I say soft focus, incidentally, but this might not be a directorial decision. The camera lens could spontaneously have formed a welling layer of tears. Because miracles do happen. In one scene, goaded by her chemo-afflicted daughter's miserable avowals that she looks ugly with no hair, Cameron Diaz bounces defiantly into the bathroom and shaves off her own blonde crowning glory, and there's a montage showing the entire family, bald mom and all, showing some joyous solidarity on a day out to the funfair. But in the next scene, Cameron's hair has entirely grown back. There's no nonsense about one scene showing it stubbly, then another showing it short. It just grows back exactly as it was. For heaven's sake, Mr Cassavetes: show us where Cameron's hair-related miracle took place, and we will build a shrine and lay on Ryanair flights.
The film is accessorised with some very lugubrious flashbacks to sketch in the family's backstory in all its complexity. Concerned grownups will ask Anna things like: "Did you and your sister ever fight?", and Anna will go into what looks like a stunned trance, evidently beginning to remember one such argument, while the camera does an ultra-slow zoom into her face, so slow you can go out for nachos, return to your seat, and the flashback still won't have started. The girls have a troubled brother, incidentally, called Jesse, and at one stage Kate's syrupy voiceover tells us: "While everyone was worried about my blood count, I didn't even notice that Jesse was dyslexic ... "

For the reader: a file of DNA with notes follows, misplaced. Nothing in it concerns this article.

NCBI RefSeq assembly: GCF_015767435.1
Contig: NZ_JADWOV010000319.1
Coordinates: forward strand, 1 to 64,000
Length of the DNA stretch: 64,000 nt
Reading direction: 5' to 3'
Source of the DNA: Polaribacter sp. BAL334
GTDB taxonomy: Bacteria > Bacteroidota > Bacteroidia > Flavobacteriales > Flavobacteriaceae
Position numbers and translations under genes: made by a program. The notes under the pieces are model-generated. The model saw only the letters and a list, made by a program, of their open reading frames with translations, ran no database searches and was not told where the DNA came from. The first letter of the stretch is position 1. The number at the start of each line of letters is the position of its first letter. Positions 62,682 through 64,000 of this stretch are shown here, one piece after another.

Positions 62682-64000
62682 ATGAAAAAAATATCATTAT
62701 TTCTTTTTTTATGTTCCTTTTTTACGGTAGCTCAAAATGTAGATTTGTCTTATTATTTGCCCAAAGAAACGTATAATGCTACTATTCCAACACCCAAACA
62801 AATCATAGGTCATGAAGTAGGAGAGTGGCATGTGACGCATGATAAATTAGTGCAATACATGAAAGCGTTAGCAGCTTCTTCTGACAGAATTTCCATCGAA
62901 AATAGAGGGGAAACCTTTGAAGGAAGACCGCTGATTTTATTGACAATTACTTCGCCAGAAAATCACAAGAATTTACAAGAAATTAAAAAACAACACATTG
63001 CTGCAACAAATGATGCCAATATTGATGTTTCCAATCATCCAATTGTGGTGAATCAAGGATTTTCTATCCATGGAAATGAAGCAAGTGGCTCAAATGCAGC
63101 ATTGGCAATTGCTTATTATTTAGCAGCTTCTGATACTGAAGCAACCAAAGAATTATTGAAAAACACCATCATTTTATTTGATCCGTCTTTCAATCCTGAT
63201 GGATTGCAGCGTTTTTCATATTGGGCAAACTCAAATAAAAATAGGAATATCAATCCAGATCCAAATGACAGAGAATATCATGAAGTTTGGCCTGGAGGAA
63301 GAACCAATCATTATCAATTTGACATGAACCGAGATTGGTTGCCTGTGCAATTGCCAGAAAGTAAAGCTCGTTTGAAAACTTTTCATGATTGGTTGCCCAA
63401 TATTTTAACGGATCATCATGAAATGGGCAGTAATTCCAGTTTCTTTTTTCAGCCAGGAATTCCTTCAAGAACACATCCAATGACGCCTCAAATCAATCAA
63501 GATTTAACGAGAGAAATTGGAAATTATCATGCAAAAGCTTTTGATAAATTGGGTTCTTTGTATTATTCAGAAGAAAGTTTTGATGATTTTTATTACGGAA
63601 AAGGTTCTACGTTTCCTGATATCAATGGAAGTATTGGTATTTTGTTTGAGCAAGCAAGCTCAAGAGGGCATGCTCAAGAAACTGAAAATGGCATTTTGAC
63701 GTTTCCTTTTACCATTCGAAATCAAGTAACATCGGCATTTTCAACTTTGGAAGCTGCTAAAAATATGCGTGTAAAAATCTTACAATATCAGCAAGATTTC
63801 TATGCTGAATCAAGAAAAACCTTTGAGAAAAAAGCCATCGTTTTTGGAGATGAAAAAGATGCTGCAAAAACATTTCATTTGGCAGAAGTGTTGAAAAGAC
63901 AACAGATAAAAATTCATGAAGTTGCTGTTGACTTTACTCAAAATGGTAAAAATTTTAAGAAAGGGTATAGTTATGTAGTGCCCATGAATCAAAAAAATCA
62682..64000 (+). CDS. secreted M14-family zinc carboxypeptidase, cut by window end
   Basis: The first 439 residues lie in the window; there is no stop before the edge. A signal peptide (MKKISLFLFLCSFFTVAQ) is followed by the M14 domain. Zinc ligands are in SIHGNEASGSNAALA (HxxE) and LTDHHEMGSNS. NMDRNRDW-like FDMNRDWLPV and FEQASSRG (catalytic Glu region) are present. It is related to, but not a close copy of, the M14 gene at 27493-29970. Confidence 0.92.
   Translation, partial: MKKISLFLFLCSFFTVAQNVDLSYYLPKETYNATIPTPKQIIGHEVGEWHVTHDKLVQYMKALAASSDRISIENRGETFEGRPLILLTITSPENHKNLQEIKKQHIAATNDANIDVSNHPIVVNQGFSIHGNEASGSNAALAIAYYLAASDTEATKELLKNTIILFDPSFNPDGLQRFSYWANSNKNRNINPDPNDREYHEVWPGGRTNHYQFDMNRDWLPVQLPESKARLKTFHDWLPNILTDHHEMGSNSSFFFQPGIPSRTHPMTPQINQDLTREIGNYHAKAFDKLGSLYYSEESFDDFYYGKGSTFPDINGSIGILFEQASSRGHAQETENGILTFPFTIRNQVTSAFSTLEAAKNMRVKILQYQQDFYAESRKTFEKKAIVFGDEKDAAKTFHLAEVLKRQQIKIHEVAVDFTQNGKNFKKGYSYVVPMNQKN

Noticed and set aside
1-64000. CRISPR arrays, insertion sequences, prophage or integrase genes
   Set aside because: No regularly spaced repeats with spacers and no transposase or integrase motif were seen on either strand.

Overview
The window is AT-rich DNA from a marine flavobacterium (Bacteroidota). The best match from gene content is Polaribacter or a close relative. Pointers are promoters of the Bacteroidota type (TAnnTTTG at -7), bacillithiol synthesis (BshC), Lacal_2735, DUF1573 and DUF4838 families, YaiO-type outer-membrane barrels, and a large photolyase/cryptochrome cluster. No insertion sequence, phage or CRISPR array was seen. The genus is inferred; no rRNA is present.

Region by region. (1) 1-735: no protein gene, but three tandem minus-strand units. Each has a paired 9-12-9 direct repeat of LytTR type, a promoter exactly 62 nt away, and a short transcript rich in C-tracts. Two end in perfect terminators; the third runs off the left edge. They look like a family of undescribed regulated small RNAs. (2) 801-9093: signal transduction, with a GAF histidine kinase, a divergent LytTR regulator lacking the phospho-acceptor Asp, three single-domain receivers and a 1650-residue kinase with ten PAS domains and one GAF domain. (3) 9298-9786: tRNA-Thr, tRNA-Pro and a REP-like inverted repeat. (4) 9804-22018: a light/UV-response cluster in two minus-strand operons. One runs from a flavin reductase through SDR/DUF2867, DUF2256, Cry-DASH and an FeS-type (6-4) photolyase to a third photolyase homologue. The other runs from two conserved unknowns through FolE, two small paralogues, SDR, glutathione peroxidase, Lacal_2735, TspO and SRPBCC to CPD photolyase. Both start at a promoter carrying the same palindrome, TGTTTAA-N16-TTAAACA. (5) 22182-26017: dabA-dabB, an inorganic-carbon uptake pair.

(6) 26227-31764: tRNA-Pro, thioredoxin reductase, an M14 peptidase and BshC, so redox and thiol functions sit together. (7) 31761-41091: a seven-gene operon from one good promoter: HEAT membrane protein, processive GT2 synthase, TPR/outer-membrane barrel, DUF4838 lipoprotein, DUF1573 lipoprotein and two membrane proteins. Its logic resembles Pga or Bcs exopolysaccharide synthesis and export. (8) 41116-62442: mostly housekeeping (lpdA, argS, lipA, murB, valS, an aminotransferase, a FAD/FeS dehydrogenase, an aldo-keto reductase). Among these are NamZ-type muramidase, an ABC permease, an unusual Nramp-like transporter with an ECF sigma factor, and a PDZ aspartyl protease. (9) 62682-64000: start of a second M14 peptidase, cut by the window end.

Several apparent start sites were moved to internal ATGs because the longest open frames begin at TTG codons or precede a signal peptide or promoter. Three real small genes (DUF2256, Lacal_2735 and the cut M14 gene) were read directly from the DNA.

Maybe she just thought he was stupid. They do have short attention spans in that family; Kate gets a hottie cancer-patient boyfriend whose narrative purpose is to introduce her to some sensitive love-making - falling short of the act itself - after which his departure from this life is briskly forgotten about - no funeral scene, no nothing.